Investors are selling off Google and Microsoft stock—and experts think it’s because of ChatGPT
ChatGPT, the artificial intelligence-powered chatbot developed by San Francisco-based OpenAI, swarmed the internet in the last couple of weeks. It’s been used to compose witty ditties and rewrite classic movies with new twists. And it is already being dabbled with to cheat at essays.
ChatGPT’s rise has not gone unnoticed: Nearly 1,500 news stories mentioning the technology ran in the last week. The stories focused breathlessly on the way the technology will rewrite the norms of all aspects of our lives, from how we study and write papers to automating key decisions like developing business plans.
Some of them mention the astounded social media reaction to the tech, which includes those saying it’s the death knell for Google. Even Paul Buchheit, the creator of Gmail, said that “Google may only be a year or two away from total disruption” thanks to ChatGPT and similar technology.
That pessimistic outlook for existing big tech companies whose livelihoods ChatGPT could destroy seemingly cut through to the general public.
Data from Freetrade, a stockbroker in the U.K. with over 1.4 million customers, suggests that users are losing confidence in traditional big tech stocks—and they believe it’s correlated with ChatGPT’s auspicious rise.
Freetrade compared stock sales made on their platform during the week commencing Nov. 28 and Dec. 5, since ChatGPT launched. They found that the number of sell trades made against Microsoft stock increased 54% week-on-week, while Google sales shot up 52%.
During the same period, the number of trades buying into each tech company also dropped: Google’s only by 2%, but Microsoft’s by 18%. A typical week on Freetrade sees the number of buy trades in mega-cap tech stocks “comfortably” outweigh the number of sells, even through the challenging months that the stock market saw in 2022.
Tech traders represented around one in 20 active investors on the platform in the time period, and the buying and selling of Google and Microsoft stock represented around 3% of orders placed on the platform in the same period.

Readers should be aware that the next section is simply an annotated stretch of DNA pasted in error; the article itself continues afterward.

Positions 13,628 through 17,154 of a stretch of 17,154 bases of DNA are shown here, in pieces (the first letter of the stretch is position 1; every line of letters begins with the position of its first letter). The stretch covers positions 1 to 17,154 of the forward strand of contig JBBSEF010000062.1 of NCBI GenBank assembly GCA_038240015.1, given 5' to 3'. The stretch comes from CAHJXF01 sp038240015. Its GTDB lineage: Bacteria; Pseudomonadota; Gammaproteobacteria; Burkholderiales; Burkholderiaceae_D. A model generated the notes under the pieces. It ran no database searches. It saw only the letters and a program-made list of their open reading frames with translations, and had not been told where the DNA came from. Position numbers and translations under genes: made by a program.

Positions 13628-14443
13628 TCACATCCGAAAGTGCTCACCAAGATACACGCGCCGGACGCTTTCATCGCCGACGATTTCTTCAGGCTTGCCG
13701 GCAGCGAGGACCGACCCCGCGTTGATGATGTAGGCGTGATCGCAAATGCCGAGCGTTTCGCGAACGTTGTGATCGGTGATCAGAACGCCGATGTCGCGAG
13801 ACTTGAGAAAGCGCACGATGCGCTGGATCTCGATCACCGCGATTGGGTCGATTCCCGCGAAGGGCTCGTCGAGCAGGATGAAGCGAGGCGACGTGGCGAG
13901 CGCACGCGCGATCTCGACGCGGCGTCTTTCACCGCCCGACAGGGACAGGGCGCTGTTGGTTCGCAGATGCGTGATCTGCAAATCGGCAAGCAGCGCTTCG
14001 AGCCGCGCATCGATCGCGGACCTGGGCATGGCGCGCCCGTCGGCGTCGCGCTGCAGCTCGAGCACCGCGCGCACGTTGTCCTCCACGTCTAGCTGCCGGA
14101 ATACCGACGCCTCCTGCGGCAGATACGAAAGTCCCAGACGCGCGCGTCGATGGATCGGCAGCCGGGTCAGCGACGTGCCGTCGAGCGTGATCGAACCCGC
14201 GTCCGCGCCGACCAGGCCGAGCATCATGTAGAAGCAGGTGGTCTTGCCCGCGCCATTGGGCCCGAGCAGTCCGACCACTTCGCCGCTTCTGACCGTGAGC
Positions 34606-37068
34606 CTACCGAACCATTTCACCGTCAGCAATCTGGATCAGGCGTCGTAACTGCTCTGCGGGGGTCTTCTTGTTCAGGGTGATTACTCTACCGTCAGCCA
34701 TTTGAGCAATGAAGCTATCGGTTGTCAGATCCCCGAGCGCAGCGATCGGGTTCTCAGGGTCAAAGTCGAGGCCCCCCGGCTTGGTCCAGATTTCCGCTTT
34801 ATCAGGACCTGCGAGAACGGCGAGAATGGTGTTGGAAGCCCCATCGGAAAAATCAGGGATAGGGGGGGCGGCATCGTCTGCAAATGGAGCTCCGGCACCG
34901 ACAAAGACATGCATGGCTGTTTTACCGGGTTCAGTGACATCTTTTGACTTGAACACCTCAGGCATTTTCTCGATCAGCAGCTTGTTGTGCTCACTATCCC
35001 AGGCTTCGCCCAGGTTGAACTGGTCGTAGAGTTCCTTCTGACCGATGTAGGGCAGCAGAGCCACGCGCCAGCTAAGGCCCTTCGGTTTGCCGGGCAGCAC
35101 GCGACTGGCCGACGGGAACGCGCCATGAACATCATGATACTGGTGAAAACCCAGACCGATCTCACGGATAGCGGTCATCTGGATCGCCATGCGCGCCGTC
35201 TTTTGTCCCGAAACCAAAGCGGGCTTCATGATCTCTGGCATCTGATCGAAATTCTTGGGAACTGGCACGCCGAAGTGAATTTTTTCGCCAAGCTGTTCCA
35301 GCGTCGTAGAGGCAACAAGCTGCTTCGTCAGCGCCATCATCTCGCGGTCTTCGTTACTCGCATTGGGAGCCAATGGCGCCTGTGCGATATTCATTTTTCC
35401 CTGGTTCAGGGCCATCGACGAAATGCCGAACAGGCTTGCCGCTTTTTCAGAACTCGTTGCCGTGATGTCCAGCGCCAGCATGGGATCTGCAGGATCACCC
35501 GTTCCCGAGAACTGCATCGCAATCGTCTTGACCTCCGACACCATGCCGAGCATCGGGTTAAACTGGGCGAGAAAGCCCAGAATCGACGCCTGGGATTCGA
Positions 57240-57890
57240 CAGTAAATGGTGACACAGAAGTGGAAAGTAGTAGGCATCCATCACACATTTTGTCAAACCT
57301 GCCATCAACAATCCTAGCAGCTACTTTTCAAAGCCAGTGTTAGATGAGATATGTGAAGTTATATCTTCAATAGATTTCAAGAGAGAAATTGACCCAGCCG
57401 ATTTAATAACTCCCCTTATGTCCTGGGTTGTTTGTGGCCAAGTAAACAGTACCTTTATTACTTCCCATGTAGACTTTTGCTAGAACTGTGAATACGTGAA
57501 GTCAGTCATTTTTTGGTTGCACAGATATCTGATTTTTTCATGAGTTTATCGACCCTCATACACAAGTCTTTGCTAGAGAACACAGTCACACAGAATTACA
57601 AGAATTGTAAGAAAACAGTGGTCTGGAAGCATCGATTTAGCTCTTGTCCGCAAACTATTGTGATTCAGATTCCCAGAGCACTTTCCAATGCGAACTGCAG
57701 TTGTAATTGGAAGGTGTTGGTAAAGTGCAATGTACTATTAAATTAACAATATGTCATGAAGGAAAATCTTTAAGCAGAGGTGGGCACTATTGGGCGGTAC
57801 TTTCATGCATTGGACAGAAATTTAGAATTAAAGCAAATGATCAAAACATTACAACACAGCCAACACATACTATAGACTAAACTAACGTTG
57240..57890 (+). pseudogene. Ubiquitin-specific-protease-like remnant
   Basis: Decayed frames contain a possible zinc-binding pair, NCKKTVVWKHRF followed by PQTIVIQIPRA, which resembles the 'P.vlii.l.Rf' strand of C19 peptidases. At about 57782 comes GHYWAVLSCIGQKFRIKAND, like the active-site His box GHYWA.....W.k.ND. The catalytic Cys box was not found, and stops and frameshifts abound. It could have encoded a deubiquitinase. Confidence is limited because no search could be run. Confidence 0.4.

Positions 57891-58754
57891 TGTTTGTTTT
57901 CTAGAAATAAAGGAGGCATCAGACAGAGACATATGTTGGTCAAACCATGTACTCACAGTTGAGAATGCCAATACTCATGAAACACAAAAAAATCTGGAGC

Both Google and Microsoft’s prices spiked on Nov. 30 on the back of a large interest rate hike by the Federal Reserve, but Freetrade says that was not linked to the sell-off of both stocks. The total value of buys for the first three days of that week of Google stock on the Freetrade platform were all fairly consistent, within a few thousand dollars of each other.
That higher level of selling could well reflect doubt about the future of Google and Microsoft in retail traders’ minds, the trading app claimed. Correlation isn’t causation, but there does appear to be a link between wowed posts about ChatGPT’s prowess dominating social media and the abnormal volume of sales of Google and Microsoft stock on its platform, Freetrade believes.
“Google and Microsoft are obviously tech powerhouses but they do their best to keep the techy core of what they do behind the simplest interfaces any of us have ever used,” said Freetrade senior analyst Dan Lane. “That’s the real secret sauce. Has Google really changed that much since the first time you saw it?”
Lane continued: “It’s this fork in the road that a lot of young tech faces—either lean into the complex and serve the industry—the existential crises among coders this Christmas is palpable—or do your best to embed yourself in everyday life?”
“We’re only just seeing the very beginnings of what’s possible with this sort of tech,” said social media consultant Matt Navarra. “It has blown people’s mind because at the moment it’s novelty and offers a tantalizing taste of what’s to come in this area. People are starting to realize how powerful and useful it’s going to be, including how you can use it instead of Google search. It could be sooner than we think that it has wider, bigger implications for people.”
For Meagan Loyst, founder and CEO of Gen Z VCs, a collective of young investors and founders, ChatGPT’s potential to be a cornerstone of how we live digitally is obvious. “It’s an inherently social product and goes beyond just search,” she said. “Just as Google is seeing threats from platforms like TikTok with dynamic search, they’re seeing competition from ChatGPT because of how contextual and relevant the search is. It almost feels like the user needs to do less work to get to the right answer, plus the functionality goes beyond search.”
However, as retail investors may well realize from past experience, short-term attempts to make a quick buck often don’t work out—and tech’s next big thing more often than not often fizzles out into nothing.
“It may be that ChatGPT or whatever comes next can make one of those routes work but that doesn’t mean the big names will stand by and watch,” said Lane. “They’ll likely have their own versions they can push out to their vast audiences more efficiently and at lower cost.
Lane added: “Like the craft beer revolution, the challengers could become acquisition targets, but trying to invest for that eventuality is a huge risk.”
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